From Patriarch To Patsy

Home-Simpson

On a more serious note than my wife school post below.

In the most affluent parts of the Western world, a historic transference of power has taken place that is greater than anything achieved by the trade-union movement, the women’s movement or the civil-rights movement — and it hasn’t even been extended the courtesy of being called a movement. Fathers, who enjoyed absolute authority within the household for several millennia, now find themselves at the beck and call of their wives and children. Indeed, most of my male friends are not fathers in any traditional sense at all; they occupy roughly the same status in their households as the help. They don’t guide their children through the moral quandaries of life — they guide them to their extracurricular activities from behind the wheel of a Dodge minivan….

Read the rest, but it surely rings true to me. Add in the fact that modern television with shows that feature doofus dads like “King of Queens,” “According to Jim,” “Everybody Loves Raymond”, etc. and most notably “The Simpsons” where the kids (and mom) make fun of dad at every opportunity and you have a situation where most of today’s dads get little respect and even less real decision-making authority in their family lives.

Here’s another great line.

The poor sucker agreed to take on responsibility for all sorts of menial tasks — tasks that his own father was barely aware of — and received nothing in return. If he was hoping for some gratitude, he was mistaken. According to Mr. Lewis: “Women may smile at a man pushing a baby stroller, but it is with the gentle condescension of a high officer of an army toward a village that surrendered without a fight.”

I have raised three sons, all good solid boys from what I can tell, but the truth is even these good solid boys say things to me that I would have never thought to say to my father.  They all aren’t the same in the way the interact with me, and they certainly aren’t disrespectful all the time (they are good boys like I said), but when they do go down that road the things they say are almost word for word from shows like I noted above.  Or could be torn from some movie that they recently saw with their friends that naturally showcased some smart-ass kids who sound so cool dissing (do they still use this word?) their dad.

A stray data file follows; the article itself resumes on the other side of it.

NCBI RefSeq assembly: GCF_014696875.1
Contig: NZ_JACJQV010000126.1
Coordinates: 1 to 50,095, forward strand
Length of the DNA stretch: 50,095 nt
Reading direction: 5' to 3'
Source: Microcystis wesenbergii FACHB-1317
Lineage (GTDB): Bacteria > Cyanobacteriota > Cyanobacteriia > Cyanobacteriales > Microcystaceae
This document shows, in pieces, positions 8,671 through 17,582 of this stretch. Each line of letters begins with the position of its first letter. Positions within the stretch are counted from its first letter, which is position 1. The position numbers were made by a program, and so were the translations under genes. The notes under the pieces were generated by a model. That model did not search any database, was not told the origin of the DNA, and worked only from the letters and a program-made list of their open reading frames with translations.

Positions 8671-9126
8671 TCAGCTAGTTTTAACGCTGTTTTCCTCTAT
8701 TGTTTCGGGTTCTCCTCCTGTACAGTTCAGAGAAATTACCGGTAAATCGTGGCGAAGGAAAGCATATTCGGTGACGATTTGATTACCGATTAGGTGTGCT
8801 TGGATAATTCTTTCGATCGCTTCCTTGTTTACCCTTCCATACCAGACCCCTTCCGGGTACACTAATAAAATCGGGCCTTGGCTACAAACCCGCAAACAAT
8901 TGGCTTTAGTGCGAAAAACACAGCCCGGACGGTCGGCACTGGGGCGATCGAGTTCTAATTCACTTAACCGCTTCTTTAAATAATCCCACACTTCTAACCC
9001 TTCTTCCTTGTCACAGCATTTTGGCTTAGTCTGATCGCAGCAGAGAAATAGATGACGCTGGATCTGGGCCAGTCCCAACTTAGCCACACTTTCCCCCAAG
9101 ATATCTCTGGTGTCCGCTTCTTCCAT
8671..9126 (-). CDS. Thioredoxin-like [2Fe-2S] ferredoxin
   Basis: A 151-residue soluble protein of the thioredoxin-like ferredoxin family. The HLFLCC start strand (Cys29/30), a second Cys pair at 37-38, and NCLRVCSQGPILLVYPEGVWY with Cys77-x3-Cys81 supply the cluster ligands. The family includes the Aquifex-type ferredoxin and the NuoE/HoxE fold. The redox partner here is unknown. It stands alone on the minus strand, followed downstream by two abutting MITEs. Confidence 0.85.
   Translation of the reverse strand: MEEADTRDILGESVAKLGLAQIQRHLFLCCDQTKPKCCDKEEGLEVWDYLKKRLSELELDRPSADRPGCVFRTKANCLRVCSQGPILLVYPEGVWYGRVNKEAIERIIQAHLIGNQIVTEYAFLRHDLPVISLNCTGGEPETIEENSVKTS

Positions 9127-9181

I blame this on lots of things besides television and movies, of course.  I blame it on a liberal society that teaches everything but discipline. Try spanking your young child while out in public when they are acting the ass and you’ll see what I mean. When I was growing up, you’d get looks of approval from other adults in the vicinity, but now you get looks of derision and possibly a call to 911.

Kids now don’t have the same respect for their dads because in most cases we aren’t trying to be their dads so much as their buddies. And even if we do try to be the dad we just get overwhelmed by other dads who don’t try at all and a modern society that doesn’t teach children that they are better off being our children than our friends. Kids used to be fear their dads, but now it seems we fear them more than they us.

I don’t mean “fear” as in they are being physically or emotionally abused by some monster dad.  I mean a healthy fear of disappointing a man whose respect and approval they want and need so much that any disapproval on his part hurts them to the bone.

But instead of that many dads today fear losing their kids friendship instead.  We are the ones who quake at the prospect of disapproval.

Ward Cleaver never did that I assure you.  And when he did worry about his boys disapproval it was not because he was afraid he would lose their friendship so much as it was because he was afraid he would lose their respect.